Fitch Ratings yesterday, 17th of May 2018 affirmed Nigeria’s Long-Term Foreign-Currency Issuer Default Rating (IDR) at ‘B+’ with a negative outlook. The ‘B+’ rating reflects Nigeria’s position as Africa’s largest economy and most populous country, its net external creditor position.
The rating also shows its well-developed domestic debt markets, balanced against a high level of hydrocarbon dependence, low levels of domestic revenue mobilisation and Gross Domestic Product (GDP) per capita, and low rankings on governance and business environment indicators.
Fitch said the negative outlook reflects uncertainty about the sustainability of the economic growth momentum as the impact of earlier shocks eases and progress on addressing high interest service ratios.
Fitch forecasts Nigeria’s GDP growth to accelerate to 2.4 per cent in 2018, as the country continues to climb out of the oil price shock recession that characterised 2016 and first quarter of 2017. Growth turned positive in second quarter of 2017, and the recovery of Oil production, to 2.1 million barrels (including condensates) per day (mbpd) by fourth quarter of 2017, boosted Oil sector output.
Additionally, greater Forex availability provided a lift to the non-oil export sectors, particularly agriculture. Fitch expects that these trends will continue, but notes that tight monetary conditions will continue to weigh on Nigeria’s growth outlook. Fitch forecasts 2019 growth to rise slightly to three per cent, compared with 4.8 per cent for the five years prior to 2016.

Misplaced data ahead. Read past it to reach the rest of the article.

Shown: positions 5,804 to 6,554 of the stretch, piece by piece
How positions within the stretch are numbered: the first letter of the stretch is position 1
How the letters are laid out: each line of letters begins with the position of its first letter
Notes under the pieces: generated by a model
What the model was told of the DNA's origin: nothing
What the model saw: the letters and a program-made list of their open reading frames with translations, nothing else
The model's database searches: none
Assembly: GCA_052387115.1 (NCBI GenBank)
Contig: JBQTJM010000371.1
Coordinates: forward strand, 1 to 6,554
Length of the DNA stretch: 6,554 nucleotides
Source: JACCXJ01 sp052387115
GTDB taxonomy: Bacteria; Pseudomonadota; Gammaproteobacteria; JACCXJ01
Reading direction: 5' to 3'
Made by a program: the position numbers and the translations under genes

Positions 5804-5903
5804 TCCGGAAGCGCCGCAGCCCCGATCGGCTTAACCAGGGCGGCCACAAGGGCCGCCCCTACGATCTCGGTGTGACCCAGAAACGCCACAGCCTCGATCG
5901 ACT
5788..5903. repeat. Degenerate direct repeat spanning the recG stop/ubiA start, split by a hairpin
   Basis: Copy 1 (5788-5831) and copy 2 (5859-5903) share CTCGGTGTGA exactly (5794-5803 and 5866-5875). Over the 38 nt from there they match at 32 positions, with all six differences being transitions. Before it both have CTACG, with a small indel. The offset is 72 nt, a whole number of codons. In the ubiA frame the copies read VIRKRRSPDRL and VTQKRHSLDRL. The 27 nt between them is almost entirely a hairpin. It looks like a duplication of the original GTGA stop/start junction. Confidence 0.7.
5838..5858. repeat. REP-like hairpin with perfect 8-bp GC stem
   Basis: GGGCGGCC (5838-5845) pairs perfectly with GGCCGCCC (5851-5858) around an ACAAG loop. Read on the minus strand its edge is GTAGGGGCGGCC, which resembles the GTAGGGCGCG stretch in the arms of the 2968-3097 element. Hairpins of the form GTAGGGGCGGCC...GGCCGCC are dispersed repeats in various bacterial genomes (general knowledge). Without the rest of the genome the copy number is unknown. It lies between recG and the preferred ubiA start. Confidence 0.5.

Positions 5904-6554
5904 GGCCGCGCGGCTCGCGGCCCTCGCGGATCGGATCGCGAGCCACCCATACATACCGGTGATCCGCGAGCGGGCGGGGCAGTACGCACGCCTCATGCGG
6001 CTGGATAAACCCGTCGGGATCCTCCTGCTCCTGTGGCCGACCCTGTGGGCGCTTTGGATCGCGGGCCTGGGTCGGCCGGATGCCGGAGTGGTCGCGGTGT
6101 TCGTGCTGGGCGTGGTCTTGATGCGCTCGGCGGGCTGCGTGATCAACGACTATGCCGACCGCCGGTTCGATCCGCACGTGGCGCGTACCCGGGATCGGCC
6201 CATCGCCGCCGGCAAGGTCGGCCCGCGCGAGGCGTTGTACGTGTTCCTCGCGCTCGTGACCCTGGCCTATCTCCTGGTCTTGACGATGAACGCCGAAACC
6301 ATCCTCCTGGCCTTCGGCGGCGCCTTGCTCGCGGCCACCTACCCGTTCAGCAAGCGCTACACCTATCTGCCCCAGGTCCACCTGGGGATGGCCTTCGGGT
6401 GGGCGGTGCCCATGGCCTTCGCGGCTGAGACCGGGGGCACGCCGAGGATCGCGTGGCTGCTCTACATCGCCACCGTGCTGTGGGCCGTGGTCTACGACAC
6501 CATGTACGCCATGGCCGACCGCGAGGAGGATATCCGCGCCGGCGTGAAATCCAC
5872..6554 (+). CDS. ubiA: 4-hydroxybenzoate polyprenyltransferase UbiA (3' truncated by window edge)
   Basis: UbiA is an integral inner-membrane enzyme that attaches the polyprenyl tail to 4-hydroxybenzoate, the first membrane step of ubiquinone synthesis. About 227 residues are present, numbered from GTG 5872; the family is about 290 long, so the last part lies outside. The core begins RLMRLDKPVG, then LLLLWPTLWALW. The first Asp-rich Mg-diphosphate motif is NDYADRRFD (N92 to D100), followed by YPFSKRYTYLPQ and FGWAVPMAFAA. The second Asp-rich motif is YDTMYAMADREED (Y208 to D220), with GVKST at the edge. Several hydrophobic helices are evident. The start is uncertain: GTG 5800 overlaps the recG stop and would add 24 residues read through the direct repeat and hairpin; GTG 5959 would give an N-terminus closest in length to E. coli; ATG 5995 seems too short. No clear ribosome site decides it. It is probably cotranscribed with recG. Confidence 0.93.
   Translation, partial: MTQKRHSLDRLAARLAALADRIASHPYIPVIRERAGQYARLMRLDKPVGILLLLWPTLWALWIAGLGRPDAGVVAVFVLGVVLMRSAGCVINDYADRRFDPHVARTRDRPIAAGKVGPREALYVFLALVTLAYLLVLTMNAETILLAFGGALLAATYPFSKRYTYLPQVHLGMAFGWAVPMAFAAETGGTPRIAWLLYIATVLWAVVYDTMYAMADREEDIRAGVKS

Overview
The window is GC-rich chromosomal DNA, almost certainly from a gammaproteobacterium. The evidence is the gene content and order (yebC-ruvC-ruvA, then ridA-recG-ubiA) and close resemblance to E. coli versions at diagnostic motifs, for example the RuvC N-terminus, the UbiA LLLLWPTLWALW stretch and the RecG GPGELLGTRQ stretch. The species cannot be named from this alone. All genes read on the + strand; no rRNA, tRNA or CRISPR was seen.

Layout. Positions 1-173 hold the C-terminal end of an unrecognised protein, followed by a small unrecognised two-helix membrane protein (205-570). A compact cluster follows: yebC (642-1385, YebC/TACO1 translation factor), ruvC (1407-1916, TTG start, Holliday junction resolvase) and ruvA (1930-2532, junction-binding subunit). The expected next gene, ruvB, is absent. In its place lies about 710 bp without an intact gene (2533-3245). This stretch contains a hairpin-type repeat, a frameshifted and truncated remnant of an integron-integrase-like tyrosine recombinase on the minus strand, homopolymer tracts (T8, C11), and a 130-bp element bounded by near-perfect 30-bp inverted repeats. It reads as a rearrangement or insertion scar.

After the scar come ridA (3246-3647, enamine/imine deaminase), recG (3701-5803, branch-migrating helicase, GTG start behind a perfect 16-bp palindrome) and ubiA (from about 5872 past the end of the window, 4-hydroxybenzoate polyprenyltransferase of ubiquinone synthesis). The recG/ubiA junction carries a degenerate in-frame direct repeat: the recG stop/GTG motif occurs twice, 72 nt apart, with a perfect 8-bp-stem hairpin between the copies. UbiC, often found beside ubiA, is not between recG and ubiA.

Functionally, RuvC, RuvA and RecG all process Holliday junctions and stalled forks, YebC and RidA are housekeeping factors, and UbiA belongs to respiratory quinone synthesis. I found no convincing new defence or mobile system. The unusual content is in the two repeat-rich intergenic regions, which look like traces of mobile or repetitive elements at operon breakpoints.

At 11.6 per cent, the five-year average inflation is much higher than the ‘B’ category median (4.9 per cent). At its most recent meeting in April 2018, the central bank held its monetary policy rate at 14 per cent, where it has been since July 2016. The need to support the naira and lingering inflation pressures mean that the Central Bank of Nigeria (CBN) will ease monetary policy only gradually.
The Naira has fluctuated close to N360 per Dollar on the Investors & Exporters (I&E) window since its introduction in April 2017. Given most Forex activity is now handled on the I&E window, this implies a devaluation by 45 per cent since the start of forex regime adjustments in June 2016.
Together with higher oil prices and production, this has contributed to the convergence between the parallel market and the I&E rate. However, the Forex market remains segmented and the continued use of exchange controls inhibit greater foreign-currency liquidity and capital inflows. In Fitch’s view, there is unlikely to be any further substantial change by the CBN to the existing Forex rate regime before the 2019 elections.